As much as I like to think sellers benefit from listing their home with a Realtor, I understand their desire to try “For Sale By Owner” (FSBO), and I respect those agents who educate FSBO sellers about the value of hiring a real estate professional.
However, this week I was made aware of an apparent “bait and switch” by an agent who secured a FSBO listing by making a promise he didn’t put in writing. I’ve never heard of this before, but I thought it worth sharing so we can all learn from it. Overall, I’ve found that agents, and especially Realtors (members of a Realtor association), are diligent about law and ethics.
I only know what the seller told me, but I have no reason to question what he told me. He told me that he had posted his home on craigslist starting last fall. In May an agent convinced him to sign a listing agreement, promising the seller he could still sell the home himself and not owe any fee or commission.
Such an agent-seller relationship is referred to as “Exclusive Agency” instead of “Exclusive Right.” Yes, it’s a little confusing. The relationship involves executing both the standard listing agreement and an addendum which contains the following: “...this Listing Contract does not apply to a Sale or Lease of the Property to a buyer or tenant procured solely by Owner without the assistance of Broker....”
The seller called me for advice after he told his agent that he had secured a buyer through his craigslist ad, and the listing agent said he would handle the transaction and a commission would be charged per the signed contract.
As I investigated further, I discovered that the agent had presented the standard listing agreement without that addendum. Did he do that on purpose? His actions suggest so.
Sellers shouldn’t have to know the ins and outs of the different contracts and addenda used in the sale of residential real estate. We licensees must know these contracts and utilize them responsibly, explaining their provisions to our clients. What this particular licensee appears to have done was unconscionable, unethical and possibly illegal.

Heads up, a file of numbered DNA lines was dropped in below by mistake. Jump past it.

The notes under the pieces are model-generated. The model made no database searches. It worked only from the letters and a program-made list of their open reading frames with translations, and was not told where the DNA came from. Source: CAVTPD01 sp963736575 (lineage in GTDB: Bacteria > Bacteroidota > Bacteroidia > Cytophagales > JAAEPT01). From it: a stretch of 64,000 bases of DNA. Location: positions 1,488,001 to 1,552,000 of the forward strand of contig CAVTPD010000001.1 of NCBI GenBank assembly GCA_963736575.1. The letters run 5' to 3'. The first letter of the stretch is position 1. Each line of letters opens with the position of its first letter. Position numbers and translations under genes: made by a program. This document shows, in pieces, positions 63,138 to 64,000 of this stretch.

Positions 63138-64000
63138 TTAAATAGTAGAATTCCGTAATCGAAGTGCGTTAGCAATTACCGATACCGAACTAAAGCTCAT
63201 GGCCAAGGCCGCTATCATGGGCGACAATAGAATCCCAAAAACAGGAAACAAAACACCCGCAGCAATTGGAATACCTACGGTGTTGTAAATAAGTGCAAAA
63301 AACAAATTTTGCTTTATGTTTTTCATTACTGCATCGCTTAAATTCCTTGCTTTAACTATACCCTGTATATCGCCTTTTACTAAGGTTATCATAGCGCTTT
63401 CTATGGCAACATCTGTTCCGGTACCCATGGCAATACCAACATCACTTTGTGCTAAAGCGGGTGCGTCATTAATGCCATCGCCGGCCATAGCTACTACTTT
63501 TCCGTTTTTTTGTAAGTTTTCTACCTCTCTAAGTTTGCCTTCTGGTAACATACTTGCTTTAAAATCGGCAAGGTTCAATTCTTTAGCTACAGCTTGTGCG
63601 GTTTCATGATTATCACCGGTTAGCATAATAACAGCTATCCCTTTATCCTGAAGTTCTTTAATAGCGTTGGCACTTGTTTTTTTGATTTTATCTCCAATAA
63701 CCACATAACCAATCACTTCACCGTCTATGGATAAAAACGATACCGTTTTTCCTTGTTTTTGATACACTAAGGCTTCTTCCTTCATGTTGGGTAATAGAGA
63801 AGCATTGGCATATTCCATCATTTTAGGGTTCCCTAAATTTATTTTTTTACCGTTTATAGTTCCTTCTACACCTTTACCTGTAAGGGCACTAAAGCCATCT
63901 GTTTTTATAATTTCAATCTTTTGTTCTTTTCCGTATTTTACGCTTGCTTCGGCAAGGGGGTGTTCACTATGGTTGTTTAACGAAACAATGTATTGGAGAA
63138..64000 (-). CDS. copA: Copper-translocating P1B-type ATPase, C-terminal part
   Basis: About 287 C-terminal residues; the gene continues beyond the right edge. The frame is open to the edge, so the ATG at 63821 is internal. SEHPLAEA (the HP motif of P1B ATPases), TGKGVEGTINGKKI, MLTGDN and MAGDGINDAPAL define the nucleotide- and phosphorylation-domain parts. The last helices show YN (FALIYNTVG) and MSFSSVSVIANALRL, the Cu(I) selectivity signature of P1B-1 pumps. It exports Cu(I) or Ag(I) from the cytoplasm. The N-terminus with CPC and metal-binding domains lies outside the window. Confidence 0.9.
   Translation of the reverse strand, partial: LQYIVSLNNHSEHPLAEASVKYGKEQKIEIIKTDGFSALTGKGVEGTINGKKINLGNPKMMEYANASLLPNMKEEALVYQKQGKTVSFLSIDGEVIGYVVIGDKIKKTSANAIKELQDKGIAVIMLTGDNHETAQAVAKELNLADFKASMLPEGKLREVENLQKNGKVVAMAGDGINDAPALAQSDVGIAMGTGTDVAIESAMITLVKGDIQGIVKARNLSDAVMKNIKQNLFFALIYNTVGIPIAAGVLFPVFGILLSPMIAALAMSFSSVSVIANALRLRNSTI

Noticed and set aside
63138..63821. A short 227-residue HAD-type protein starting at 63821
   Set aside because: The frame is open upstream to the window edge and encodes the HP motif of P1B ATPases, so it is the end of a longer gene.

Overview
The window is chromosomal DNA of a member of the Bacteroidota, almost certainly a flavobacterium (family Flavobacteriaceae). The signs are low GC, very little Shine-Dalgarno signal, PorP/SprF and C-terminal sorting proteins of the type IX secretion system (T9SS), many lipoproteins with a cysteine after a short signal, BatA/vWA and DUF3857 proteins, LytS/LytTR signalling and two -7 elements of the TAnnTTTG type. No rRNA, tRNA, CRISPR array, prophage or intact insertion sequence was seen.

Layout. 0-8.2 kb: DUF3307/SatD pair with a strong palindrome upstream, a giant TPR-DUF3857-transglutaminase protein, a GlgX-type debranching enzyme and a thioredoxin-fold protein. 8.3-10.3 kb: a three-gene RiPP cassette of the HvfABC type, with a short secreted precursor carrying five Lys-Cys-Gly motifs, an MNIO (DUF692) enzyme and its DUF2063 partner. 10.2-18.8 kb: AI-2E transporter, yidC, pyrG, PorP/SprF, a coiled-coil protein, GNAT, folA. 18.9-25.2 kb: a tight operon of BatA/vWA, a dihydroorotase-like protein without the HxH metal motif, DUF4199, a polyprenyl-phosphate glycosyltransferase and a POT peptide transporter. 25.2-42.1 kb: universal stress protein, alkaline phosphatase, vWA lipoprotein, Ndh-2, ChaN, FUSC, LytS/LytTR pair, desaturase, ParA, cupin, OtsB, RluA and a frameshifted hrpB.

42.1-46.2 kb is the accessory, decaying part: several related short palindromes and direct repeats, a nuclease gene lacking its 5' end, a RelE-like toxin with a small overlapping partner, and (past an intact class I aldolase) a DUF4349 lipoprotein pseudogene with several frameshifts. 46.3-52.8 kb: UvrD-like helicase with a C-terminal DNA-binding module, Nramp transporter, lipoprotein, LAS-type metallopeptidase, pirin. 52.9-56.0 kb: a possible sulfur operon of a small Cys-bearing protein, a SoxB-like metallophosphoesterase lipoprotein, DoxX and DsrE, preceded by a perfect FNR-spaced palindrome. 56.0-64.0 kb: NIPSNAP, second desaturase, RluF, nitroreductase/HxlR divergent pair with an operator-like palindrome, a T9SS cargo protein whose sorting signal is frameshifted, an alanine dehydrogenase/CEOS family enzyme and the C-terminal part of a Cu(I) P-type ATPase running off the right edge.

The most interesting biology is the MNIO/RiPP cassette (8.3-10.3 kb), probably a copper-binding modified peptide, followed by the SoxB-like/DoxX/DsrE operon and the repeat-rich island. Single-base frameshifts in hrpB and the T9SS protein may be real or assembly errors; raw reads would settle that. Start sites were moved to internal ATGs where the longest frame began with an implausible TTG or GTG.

Fortunately for the seller, the agent had included a provision in the listing agreement that the seller could terminate the contract for any reason if he was “dissatisfied” with the agent’s performance, so I advised the seller to send the agent an email terminating the contract under that provision. The agent then claimed that the seller had violated the contract by not referring a buyer to him and by terminating the contract in order to avoid paying a commission.
Because the seller had signed the contract without the addendum, this was factually true, but I couldn't believe that the agent was compounding his bad behavior by pressing that point.
The agent said he would pursue legal action against the seller, and file a complaint against the seller with the Division of Real Estate, which makes no sense since the DRE only disciplines licensees, not consumers. He also threatened to file ethics charges against me for my role in advising the seller.
It is regrettable that there are Realtors such as this one who, if this story is true, brings dishonor on our industry and on the Realtor association by this kind of behavior.
I sent the seller — who I still haven’t met, only spoke with him on the phone and exchanged emails — a link on the DRE website for filing an online complaint against the licensee, and the seller did file a very articulate complaint, which I hope results in the agent being disciplined if the investigator verifies the complaint.
If you have been similarly victimized by the unethical and/or illegal behavior of a real estate licensee, don’t just accept that. Contact the Division of Real Estate and/or the local Realtor association. Please don’t let such behavior by one real estate professional sour you on the benefits of employing an honest and ethical agent, which most of us are. We really do offer value when we obey the rules.
Published June 16, 2016, in the YourHub section of the Denver Post and in four Jefferson County weekly newspapers.